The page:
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Lawson unveils facility to test next-generation convenience store tech using IT, AI

A man places a smartphone over an item at the "Lawson Innovation Lab" in Tokyo's Minato Ward on Dec. 4, 2017. Customers can use smartphone apps to pay for items. (Mainichi)

Convenience store operator Lawson, Inc. has unveiled to the media "Lawson Innovation Lab," an experimental facility for next-generation convenience stores using information technology (IT) and artificial intelligence (AI) for automate payments.

    In the face of workforce shortages, the company will check the feasibility of technology to automate payments at its stores and is poised to introduce a system in the spring of 2018 allowing customers to use their smartphones to make payments so that its outlets can operate without staff late at night and in the predawn hours.

    A Pepper robot is seen at the "Lawson Innovation Lab" in Tokyo's Minato Ward on Dec. 4, 2017. The robot can sense people's movements and introduce items to shoppers. (Mainichi)

    Lawson President Sadanobu Takemasu said the company intends to introduce such a high-tech system to continue around-the-clock operations at its outlets despite a scarcity of workers.

    "To cope with the workforce shortage, we'll use AI, robots and big data to increase labor productivity," Takemasu told a news conference on Dec. 4.

    The company will introduce its cashless service smartphone app, which it already uses in China, to its outlets in Japan and begin such services at a few of its stores in Tokyo in the spring of 2018.

    The system will allow only those who have installed the app on their smartphones to enter Lawson outlets from midnight to 5 a.m. when there are fewer patrons. Customers using the system are supposed to scan the application screen at the entrance to enter the store. They will then use the application to scan the barcodes of items they are buying and make online payments without going through cashiers.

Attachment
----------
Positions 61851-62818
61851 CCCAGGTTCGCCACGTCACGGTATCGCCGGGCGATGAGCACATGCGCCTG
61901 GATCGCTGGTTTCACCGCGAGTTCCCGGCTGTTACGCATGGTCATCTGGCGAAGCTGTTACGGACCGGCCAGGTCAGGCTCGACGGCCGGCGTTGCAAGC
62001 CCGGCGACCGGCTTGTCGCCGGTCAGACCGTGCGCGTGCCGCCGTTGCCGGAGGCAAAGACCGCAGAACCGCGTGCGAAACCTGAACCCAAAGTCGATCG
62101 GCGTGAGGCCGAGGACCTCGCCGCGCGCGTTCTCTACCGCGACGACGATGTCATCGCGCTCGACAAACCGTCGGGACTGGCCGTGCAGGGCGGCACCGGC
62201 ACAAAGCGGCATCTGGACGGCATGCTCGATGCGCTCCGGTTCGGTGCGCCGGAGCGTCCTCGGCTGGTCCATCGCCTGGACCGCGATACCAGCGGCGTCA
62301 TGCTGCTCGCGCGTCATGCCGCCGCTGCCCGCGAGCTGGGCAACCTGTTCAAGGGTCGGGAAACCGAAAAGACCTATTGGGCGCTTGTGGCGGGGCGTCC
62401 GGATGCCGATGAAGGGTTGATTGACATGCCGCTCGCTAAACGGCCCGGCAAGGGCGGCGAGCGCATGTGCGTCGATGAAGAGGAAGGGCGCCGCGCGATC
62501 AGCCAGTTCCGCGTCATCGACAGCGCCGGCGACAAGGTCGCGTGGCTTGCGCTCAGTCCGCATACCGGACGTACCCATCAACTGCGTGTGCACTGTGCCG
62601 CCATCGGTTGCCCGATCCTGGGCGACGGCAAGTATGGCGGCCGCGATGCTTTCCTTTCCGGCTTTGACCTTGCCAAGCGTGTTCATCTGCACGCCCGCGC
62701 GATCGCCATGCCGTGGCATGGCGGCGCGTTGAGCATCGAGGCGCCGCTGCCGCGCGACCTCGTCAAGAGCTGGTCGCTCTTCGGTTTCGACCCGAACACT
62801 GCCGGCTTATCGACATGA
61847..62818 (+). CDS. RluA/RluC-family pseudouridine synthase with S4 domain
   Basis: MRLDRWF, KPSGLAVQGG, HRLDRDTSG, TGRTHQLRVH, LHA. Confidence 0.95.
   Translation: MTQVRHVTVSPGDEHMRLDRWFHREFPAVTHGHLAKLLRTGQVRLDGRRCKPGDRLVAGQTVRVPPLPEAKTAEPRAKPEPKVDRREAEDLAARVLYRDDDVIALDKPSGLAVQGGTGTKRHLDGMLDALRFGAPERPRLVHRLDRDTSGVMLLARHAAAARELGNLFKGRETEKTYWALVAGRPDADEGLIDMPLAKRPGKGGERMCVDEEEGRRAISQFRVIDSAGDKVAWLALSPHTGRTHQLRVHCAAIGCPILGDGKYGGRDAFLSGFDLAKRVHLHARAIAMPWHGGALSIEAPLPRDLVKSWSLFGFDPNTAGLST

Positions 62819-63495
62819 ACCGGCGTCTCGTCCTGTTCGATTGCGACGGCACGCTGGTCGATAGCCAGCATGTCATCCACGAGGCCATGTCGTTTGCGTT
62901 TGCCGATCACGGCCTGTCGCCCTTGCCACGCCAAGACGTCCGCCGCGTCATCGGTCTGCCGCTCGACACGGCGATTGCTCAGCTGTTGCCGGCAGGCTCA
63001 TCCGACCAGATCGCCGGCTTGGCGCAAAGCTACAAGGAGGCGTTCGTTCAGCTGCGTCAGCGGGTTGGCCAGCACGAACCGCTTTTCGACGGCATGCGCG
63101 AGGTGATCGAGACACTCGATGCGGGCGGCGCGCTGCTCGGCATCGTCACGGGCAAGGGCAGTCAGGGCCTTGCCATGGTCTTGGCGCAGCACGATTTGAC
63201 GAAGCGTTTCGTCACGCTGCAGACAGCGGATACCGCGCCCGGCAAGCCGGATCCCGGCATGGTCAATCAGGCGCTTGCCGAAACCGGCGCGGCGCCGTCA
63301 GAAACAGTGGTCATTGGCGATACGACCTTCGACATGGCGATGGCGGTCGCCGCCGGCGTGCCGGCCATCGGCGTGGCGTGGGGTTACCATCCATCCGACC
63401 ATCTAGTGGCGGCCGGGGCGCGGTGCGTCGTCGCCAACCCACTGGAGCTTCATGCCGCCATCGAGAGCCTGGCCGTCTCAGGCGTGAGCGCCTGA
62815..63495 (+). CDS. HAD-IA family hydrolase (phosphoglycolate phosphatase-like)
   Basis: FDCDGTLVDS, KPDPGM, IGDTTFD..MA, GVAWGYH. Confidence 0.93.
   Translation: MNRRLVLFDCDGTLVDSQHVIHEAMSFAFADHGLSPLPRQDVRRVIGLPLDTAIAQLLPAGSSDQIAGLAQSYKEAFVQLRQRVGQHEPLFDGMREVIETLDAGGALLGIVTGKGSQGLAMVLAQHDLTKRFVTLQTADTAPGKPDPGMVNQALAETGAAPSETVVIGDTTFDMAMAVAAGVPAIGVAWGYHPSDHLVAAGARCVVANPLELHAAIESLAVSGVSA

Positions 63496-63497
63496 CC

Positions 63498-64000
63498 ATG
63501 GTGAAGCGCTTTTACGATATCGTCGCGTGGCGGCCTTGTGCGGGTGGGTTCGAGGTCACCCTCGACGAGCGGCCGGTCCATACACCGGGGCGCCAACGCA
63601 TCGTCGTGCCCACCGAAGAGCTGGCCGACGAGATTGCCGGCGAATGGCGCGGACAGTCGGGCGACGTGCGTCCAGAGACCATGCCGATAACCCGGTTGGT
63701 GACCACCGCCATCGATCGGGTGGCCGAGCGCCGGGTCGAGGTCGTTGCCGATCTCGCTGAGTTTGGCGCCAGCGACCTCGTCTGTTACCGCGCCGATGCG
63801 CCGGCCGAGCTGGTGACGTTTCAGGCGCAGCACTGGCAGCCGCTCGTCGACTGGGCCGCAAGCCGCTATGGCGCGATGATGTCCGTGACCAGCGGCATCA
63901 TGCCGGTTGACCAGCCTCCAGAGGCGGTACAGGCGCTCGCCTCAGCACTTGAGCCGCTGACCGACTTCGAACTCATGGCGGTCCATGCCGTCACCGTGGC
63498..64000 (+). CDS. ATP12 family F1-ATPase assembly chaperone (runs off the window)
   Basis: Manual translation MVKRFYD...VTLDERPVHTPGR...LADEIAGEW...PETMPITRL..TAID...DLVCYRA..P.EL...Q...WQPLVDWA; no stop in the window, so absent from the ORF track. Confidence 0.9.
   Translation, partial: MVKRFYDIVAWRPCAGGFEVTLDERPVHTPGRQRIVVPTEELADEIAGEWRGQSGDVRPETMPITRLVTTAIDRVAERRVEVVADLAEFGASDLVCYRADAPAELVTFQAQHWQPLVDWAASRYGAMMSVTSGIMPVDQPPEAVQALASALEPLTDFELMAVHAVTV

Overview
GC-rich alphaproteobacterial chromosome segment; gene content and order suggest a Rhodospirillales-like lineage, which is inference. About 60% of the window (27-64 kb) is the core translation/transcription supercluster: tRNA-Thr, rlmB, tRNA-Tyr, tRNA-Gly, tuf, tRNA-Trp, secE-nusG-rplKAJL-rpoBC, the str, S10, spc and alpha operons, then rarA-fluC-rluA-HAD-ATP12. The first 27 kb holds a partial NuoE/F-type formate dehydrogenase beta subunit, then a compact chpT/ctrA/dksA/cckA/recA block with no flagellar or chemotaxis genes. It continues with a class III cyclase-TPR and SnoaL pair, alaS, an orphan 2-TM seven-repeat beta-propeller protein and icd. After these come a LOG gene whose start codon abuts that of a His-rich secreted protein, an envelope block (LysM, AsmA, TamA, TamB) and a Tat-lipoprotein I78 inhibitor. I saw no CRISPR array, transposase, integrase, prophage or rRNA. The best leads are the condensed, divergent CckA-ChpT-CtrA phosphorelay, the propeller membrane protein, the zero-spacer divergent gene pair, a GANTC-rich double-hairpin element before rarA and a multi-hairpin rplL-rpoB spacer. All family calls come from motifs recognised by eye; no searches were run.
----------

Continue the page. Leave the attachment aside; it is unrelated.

The system will allow store workers to concentrate on tasks such as setting out goods on store shelves and cleaning, thereby reducing their workload. The company is considering using LINE Pay, a payment platform offered by the LINE messaging app, among other apps for the system.

    Lawson Innovation Lab was opened in October this year to test new technologies. On Dec. 4, the company demonstrated three of those new technologies: a robot that senses a customer's movements and explains the items that the customer grabs from the shelf; a system allowing customers to automatically pay for items when they exit the shop carrying electronically tagged goods; and a face recognition function that judges the sex and age of customers to recommend products to them.

    Lawson Innovation Lab also has "Regi-Robo," a self-checkout machine that has been in testing jointly by Lawson and Panasonic Corp. at a Lawson store in Osaka Prefecture since winter 2016. The two companies reportedly intend to begin a feasibility test at a Tokyo outlet as early as this winter.

    Workforce shortages are hitting the convenience store and restaurant industries hard. Royal Holdings Co., the operator of a major restaurant chain, opened a cashless diner in Tokyo on Nov. 6, where only credit cards and e-money are accepted. Moreover, a special oven is being used at the restaurant to half-automate cooking processes. These measures have allowed the restaurant to employ fewer people than regular eateries.

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